The problem is to find $\mathcal{S}$, a minimal collect of subsets of $\{1,\dots, 17\}$ such that the two conditions are satisfied:

  1. if $S \subseteq \mathcal{S}$ then $|S|=6$;
  2. for any $A \subseteq \{1,\dots,17\}$ with $|A|=3$, there exists a $S \in \mathcal{S}$ with $A \subset S$.

See here for a related combinatorial problem..

I think this can be formulated as a Min SAT problem.

For each $S \subseteq \{1,\dots,17\}$ with $|S|=6$, we introduce a variable $X_S$. And for each $A \subseteq \{1,\dots,17\}$ with $|A|=3$, we introduce a clause $$ \vee_{S: A \subseteq S, |S|=6} X_{S} $$ Then in principal we can use a SAT solver to find the minimal number of $X_S$ that needs to be true to satisfy all the clauses.

This needs $\binom{17}{6}=12376$ variables, $\binom{17}{3}=680$ clauses of length $\binom{17-3}{3}=364$.

I have very little experience in actually using SAT solvers. So is this actually worth trying on my laptop or there's no hope at all?



Turn out there are many research on set covering. It seems that I was over ambitious to try to solve the problem for the parameters (17, 6, 3).

It is already an open problem for (12, 5, 3).

See here for more details.


Update 2

Tried to write everything in pure SAT and it’s quite a bit faster using cadical than z3.

Also, it is significantly faster to find a solution than to show no solutions exist.

I tried to break the symmetry by adding the constraints that the first and the last subset in lexicon order must be selected.


2 Answers 2


Optimization with SAT is usually referred as MaxSAT instead of Min SAT. In particular, I suggest looking for solvers for "weighted partial MaxSAT", for example MaxHS and RC2.

The problem size you have is fairly small in the context of modern MaxSAT-solvers, so yes it is worth trying. There are no guarantees that the solver will work efficiently, and it is very hard to predict if it will work efficiently, so the best thing to do is to try.


With SAT, it can be challenging to predict what will be feasible and what won't. It's worth a try.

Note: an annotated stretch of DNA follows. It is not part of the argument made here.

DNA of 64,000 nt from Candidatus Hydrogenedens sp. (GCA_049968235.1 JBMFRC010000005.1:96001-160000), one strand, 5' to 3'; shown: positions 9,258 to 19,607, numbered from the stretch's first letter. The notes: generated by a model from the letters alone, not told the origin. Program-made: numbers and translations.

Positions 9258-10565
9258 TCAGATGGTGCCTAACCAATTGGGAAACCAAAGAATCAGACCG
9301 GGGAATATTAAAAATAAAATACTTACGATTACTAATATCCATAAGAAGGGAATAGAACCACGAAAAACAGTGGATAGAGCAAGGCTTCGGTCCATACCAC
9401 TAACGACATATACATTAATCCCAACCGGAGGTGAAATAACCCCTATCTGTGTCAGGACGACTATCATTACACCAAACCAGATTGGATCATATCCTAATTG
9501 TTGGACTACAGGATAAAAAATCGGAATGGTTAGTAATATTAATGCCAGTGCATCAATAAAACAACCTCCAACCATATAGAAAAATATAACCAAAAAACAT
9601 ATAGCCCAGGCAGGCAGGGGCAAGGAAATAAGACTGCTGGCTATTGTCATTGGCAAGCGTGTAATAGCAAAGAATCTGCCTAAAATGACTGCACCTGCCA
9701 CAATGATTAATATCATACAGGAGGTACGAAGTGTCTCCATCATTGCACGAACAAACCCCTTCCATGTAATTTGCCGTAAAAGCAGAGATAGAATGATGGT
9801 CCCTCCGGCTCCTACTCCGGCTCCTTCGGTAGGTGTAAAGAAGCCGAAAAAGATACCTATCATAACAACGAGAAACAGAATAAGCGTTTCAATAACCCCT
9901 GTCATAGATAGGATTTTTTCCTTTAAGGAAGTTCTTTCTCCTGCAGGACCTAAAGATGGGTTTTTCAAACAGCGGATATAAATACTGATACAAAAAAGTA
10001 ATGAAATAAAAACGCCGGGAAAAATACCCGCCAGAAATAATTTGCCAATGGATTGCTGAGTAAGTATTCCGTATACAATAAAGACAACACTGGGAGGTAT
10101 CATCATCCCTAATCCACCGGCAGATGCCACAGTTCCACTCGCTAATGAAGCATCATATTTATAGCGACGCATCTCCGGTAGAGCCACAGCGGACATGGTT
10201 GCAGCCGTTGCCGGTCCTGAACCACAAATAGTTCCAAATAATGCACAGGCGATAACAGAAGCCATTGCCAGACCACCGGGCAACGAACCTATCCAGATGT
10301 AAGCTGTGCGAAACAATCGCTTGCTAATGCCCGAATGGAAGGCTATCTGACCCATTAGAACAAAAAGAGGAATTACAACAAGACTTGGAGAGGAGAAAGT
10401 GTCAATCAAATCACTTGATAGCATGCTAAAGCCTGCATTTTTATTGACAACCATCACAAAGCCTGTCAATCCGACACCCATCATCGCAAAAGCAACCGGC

I would suggest that, instead of MinSAT, you first try using binary search on $n=|\mathcal{S}|$, the number of sets you need. You can use an at-most-$n$-out-of-12376 constraint on your $X_S$ variables. There are several techniques for encoding that in SAT, though in practice I would first try using PbLe with the Z3 solver.

Your problem has a lot of symmetry. SAT solvers can sometimes have difficulty with symmetry. You might try to do as much as you can to break the symmetry. For instance, without loss of generality we can assume that $\{1,2,3,4,5,6\}$ is one of the sets (otherwise permute all the numbers so it is), so you might hardcode this fact into your SAT instance. The more such lemmas you can prove, the better the SAT solver might perform.

You could also encode the sets differently. Let $S_i$ denote the $i$th set that is chosen by $\mathcal{S}$. Introduce variabless $x_{i,j}$ to indicate that $j \in S_i$ and variables $y_{i,A}$ to indicate that the $A \subset S_i$, for each $A \subseteq \{1,\dots,17\}$ with $|A|=3$ and each $i \in \{1,\dots,n\}$ and each $j \in \{1,\dots,17\}$. Add a clause $\bigvee_i y_{i,A}$ for each $A$ to ensure that each $A$ is covered by at least one set. Add a 6-out-of-17 constraint for each $i$ to indicate that exactly 6 of the $x_{i,j}$'s are true. Finally, add constraints to enforce consistency between the $x$'s and $y$'s. In particular, for each $A=\{a_1,a_2,a_3\}$, add clauses $\neg x_{i,a_1} \lor \neg x_{i,a_2} \lor \neg x_{i,a_3} \lor y_{i,A}$ and $\neg y_{i,A} \lor x_{i,a_1}$ and $\neg y_{i,A} \lor x_{i,a_2}$ and $\neg y_{i,A} \lor x_{i,a_3}$. This will require about $(17+680)n$ variables and $4 \cdot 680 n$ clauses (not counting the $n$ 6-out-of-17 constraints); since I expect $n \approx 35$, this is about 24K variables and 100K clauses. That's more clauses than your encoding, and it has even more symmetry, so it might perform worse -- though they are shorter clauses, and it's hard to predict which encodings will work best with SAT, so often some experimentation is needed.

You could also try expressing this as an ILP instance instead of SAT.

  • $\begingroup$ Thanks. I am trying your method with PbLe. z3 can deal with ${1, \dots,8}$. But staring with $9$ it suddenly slows down significantly. $\endgroup$ Dec 19, 2019 at 12:18
  • $\begingroup$ The second approach is much slower. $\endgroup$ Dec 21, 2019 at 13:38
  • $\begingroup$ there are some symmetry breaking sat solvers. Would the be helpful? $\endgroup$ Dec 21, 2019 at 16:17
  • $\begingroup$ @ablmf, I don't know -- I'm not familiar with them. Wish I knew more about them! $\endgroup$
    – D.W.
    Dec 22, 2019 at 18:31

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